The gun type seat wasn’t without its drawbacks. First, it imposed very high g-loads on the pilot. Spinal injuries were to be expected. Second, getting the seat over the tail was about all the early ejection seat accomplished. The pilot still had to separate himself from the seat and manually pull a ripcord to deploy his parachute. This complication actually raised the minimum safe bailout altitude, as it took time, time in which the pilot would be falling to earth.

While a great deal of development of ejection seats early on focused on safely egressing at supersonic speeds and high altitudes, it turned out that most emergencies tended to happen at lower speeds and altitudes. What was really wanted was a seat that could safely allow a crewmember to escape at very low altitude. Simply using a larger gun charge wouldn’t work. That would merely exacerbate injuries to the crewmember’s back.

And so, the British firm, Martin-Baker opted to use a rocket motor. The catapult was still there, to give the seat its initial impetus. But a rocket motor would then loft the seat to a higher level. As an added bonus, the combination of the gun and rocket gave a greater total vertical vector, but a imposed a lower g-load on the pilot.

Other advances included automatic separation of the pilot from the seat, and automatic deployment of the parachute.

As time has passed, ejection seat designers have added improvements to seats to continuously expand the envelope of where and how a crew can successfully eject.  First, there are “zero/zero” seats, where a pilot can be at zero airspeed and zero altitude and successfully eject.


Other improvements include not just automatic deployment of the parachute, but ballistic deployment, where pyrotechnics are used to speed up the deployment of a parachute.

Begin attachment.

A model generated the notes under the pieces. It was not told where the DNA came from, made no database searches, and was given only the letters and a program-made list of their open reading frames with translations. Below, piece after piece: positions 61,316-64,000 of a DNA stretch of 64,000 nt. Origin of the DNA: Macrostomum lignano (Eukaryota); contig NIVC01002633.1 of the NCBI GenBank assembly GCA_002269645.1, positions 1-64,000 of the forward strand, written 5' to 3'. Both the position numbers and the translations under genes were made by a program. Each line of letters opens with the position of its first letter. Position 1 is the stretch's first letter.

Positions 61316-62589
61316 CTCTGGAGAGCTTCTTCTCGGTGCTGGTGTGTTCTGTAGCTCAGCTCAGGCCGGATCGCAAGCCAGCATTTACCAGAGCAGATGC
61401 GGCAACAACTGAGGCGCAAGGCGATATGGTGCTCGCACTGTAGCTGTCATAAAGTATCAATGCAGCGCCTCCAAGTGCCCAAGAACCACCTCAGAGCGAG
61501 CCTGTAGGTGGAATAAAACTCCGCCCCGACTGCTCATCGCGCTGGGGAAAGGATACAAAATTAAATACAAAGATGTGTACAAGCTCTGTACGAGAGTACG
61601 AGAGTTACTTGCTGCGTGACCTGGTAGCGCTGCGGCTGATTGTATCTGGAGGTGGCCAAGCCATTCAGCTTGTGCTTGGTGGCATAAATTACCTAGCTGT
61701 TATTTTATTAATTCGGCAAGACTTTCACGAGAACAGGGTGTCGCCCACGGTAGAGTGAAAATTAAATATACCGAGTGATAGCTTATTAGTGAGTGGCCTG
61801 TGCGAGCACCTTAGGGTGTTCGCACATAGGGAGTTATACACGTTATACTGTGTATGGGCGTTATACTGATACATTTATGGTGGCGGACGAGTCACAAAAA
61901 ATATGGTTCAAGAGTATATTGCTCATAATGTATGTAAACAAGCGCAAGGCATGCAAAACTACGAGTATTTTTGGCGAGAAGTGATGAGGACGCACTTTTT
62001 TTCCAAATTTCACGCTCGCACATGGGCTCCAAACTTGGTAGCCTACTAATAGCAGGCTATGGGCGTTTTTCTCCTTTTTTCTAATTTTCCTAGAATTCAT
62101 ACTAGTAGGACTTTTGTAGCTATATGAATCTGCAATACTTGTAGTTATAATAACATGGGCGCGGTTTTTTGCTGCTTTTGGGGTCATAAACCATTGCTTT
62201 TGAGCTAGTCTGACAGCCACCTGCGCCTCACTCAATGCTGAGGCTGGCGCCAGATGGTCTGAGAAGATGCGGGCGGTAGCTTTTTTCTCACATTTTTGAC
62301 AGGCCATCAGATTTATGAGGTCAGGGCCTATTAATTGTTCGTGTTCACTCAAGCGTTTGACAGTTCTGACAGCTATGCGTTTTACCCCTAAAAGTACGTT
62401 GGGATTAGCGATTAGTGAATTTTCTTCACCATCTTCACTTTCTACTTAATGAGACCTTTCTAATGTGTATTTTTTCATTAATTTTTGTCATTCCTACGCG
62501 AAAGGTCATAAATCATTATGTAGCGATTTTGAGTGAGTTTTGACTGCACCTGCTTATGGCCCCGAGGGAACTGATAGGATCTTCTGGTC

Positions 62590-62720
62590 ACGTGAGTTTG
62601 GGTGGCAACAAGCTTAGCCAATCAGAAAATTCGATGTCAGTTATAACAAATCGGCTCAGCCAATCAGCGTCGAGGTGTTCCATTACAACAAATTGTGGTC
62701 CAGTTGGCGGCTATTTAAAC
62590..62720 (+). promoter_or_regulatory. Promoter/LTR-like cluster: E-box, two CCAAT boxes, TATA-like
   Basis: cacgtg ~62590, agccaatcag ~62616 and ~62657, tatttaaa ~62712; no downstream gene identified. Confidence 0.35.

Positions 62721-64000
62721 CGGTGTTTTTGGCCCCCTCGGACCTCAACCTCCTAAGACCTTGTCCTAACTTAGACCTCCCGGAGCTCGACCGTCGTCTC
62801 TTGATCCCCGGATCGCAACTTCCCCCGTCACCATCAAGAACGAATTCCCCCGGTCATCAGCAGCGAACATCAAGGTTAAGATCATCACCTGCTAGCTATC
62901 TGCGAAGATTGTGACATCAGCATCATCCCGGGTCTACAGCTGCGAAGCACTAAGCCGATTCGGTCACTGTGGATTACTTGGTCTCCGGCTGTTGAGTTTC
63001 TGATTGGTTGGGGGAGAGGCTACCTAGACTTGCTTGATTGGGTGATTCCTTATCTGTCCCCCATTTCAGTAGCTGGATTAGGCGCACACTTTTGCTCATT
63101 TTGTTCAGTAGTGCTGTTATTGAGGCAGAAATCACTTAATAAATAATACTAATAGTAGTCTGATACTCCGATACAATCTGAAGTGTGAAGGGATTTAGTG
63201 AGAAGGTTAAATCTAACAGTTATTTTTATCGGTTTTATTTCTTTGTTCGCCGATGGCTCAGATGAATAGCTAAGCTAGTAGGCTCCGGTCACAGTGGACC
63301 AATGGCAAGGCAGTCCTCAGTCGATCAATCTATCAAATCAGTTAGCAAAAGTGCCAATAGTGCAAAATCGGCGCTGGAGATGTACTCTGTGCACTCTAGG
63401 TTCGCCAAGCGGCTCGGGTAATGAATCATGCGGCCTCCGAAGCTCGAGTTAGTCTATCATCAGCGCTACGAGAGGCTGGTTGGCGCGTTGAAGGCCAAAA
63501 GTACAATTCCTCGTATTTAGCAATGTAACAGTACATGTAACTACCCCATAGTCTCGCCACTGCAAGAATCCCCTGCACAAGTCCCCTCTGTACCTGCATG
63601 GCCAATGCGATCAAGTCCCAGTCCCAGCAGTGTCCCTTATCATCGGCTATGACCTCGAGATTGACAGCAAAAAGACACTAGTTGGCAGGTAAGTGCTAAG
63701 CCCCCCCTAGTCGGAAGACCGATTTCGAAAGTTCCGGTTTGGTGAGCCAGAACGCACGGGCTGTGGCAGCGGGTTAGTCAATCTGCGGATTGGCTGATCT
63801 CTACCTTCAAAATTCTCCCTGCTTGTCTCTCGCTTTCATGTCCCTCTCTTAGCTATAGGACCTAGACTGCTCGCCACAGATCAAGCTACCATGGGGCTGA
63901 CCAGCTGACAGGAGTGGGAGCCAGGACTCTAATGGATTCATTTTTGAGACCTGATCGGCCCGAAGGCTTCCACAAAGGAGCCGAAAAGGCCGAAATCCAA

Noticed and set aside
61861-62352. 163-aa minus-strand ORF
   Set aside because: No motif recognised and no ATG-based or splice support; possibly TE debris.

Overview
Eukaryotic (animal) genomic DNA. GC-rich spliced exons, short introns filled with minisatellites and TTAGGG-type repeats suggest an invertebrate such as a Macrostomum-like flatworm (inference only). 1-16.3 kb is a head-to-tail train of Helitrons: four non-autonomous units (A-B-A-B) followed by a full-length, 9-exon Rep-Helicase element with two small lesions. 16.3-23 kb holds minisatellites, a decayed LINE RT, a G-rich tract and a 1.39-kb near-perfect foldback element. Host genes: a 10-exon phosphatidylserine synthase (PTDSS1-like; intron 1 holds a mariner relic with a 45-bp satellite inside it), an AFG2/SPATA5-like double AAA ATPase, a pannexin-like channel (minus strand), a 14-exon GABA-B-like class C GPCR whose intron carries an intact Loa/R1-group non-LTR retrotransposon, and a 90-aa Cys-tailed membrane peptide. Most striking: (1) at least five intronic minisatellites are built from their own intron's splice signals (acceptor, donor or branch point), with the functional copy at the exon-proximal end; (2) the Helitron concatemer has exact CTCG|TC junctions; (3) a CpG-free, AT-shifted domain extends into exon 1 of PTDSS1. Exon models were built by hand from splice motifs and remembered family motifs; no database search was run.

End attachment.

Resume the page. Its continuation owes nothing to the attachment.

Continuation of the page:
At one time, the US Navy was working on a vertical seeking ejection seat that would allow ejections inverted from very low altitudes.


A modern ejection seat in a high performance fighter such as the F-35 is quite sophisticated.

Speaking of sophisicated, Martin-Baker isn’t the only manufacturer of ejection seats, but they do have one of the best PR departments in the business. If you use a Martin-Baker seat, you are eligible for induction into their Tie Club.

The primary objective of the Club is to provide a distinctive tie to be worn with civilian clothing which therefore provides a visible sign of the members’ common bond. Every Club member is given a certificate, membership card, patch, tie, pin or a brooch for the women. All the Tie Club memorabilia depicts a red triangle warning sign which is the recognised international danger symbol for an ejection seat.

Every good company knows that your best salesmen are your customers. 

The Russians, by the way, are no slouches in the bang seat business. Their excellent K36 series seat was forced to put on a convincing display at the Paris Air Show a time or two.